He was dead.—Yet his name will stand as the name of my story for pages to come; because, if he had not been in it, the story would never have been worth writing; because the influence of that ploughman is the salt of the whole; because a man's life in the earth is not to be measured by the time he is visible upon it; and because, when the story is wound up, it will be in the presence of his spirit.


Do I then believe that David himself did write that name of his?


Heaven forbid that any friend of mine should be able to believe it!


Long before she saw him, Margaret had known, from what she heard among the servants, that Master Harry's tutor could be no other than her own tutor of the old time. By and by she learned a great deal about him from Harry's talk with Mrs. Elton and Lady Emily. But she did not give the least hint that she knew him, or betray the least desire to see him.


Mrs. Elton was amusingly bewildered by the occurrences of the evening. Her theories were something astounding; and followed one another with such alarming rapidity, that had they been in themselves such as to imply the smallest exercise of the thinking faculty, she might well have been considered in danger of an attack of brain-fever. As it was, none such supervened. Lady Emily said nothing, but seemed unhappy. As for Hugh, he simply could not tell what to make of the writing. But he did not for a moment doubt that the vision he had seen was only a vision—a home-made ghost, sent out from his own creative brain. Still he felt that Margaret's face, come whence it might, was a living reproof to him; for he was losing his life in passion, sinking deeper in it day by day. His powers were deserting him. Poetry, usually supposed to be the attendant of love, had deserted him. Only by fits could he see anything beautiful; and then it was but in closest association of thought with the one image which was burning itself deeper and deeper into his mental sensorium. Come what might, he could not tear it away. It had become a part of himself—of his inner life—even while it seemed to be working the death of life. Deeper and deeper it would burn, till it reached the innermost chamber of life. Let it burn.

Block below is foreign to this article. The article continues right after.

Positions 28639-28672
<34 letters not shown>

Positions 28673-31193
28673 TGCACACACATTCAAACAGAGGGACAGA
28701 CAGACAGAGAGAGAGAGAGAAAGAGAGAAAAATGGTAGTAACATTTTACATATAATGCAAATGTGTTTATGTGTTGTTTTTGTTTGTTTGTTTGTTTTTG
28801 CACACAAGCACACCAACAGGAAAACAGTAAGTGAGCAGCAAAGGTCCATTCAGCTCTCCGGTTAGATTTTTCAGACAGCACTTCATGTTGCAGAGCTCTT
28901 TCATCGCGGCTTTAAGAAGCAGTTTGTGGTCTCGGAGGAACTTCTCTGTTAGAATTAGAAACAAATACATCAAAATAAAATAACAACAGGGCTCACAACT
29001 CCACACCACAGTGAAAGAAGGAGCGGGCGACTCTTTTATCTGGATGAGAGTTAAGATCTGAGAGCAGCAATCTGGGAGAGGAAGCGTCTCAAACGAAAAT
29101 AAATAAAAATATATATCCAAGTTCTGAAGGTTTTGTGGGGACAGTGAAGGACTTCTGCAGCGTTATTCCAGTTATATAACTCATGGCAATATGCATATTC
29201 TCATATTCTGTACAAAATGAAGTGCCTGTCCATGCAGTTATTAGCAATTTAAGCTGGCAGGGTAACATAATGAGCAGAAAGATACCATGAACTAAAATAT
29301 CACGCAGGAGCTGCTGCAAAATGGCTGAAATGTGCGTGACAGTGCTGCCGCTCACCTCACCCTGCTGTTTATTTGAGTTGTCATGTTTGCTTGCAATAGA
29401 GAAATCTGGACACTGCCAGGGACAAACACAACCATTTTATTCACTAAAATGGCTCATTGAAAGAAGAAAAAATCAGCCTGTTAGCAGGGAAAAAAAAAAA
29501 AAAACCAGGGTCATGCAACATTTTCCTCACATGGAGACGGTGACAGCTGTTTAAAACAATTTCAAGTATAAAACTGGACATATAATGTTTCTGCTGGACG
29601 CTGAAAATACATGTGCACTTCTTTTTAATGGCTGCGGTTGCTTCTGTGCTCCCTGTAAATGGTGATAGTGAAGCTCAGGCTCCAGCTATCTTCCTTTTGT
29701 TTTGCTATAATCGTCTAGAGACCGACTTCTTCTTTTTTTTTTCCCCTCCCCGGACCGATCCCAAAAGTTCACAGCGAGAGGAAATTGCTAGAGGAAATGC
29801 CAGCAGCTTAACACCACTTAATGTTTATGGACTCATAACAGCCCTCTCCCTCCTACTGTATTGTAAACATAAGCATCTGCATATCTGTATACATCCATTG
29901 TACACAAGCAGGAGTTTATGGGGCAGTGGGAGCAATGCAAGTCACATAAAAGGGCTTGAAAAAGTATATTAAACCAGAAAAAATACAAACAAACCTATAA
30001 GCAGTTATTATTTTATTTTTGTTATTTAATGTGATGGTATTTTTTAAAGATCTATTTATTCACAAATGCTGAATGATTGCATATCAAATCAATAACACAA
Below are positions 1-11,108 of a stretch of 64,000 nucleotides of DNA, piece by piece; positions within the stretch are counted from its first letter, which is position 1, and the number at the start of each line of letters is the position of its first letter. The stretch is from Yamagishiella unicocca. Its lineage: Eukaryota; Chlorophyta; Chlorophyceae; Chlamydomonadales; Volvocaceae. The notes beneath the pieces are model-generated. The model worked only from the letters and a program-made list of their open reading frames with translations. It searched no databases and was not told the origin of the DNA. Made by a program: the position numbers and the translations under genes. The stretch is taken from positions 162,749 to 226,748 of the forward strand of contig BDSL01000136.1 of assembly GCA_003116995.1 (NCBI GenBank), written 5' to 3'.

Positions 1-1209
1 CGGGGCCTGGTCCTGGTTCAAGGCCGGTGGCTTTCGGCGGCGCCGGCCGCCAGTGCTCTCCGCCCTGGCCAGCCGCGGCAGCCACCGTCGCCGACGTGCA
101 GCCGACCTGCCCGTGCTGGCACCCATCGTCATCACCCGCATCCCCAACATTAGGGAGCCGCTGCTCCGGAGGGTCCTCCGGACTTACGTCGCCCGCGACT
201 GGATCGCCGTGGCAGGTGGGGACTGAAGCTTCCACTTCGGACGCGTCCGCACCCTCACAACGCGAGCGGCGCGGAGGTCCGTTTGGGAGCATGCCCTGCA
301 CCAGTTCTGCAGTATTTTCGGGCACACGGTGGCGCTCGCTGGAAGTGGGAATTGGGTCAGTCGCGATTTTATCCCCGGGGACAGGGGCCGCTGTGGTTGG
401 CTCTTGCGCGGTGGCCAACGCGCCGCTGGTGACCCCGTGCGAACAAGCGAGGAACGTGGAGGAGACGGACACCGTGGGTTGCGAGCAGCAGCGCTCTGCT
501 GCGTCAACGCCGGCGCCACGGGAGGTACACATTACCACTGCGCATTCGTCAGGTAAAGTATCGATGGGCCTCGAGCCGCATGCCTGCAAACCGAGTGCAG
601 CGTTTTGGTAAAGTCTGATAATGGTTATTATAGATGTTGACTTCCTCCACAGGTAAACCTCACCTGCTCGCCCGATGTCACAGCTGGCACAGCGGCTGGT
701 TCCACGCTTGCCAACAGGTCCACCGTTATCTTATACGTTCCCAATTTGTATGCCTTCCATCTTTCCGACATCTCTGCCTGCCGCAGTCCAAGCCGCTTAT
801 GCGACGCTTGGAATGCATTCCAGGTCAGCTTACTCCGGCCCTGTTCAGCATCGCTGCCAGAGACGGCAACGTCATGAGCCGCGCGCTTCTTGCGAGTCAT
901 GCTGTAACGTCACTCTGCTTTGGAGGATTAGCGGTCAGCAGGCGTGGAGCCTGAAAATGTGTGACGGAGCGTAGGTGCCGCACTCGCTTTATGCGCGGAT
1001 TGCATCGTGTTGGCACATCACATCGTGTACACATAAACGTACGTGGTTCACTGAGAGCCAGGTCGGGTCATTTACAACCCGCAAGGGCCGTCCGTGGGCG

Yet he felt that he could not trust her. Vague hopes he had, that, by trusting, she might be made trustworthy; but he feared they were vain as well as vague. And yet he would not cast them away, for he could not cast her away.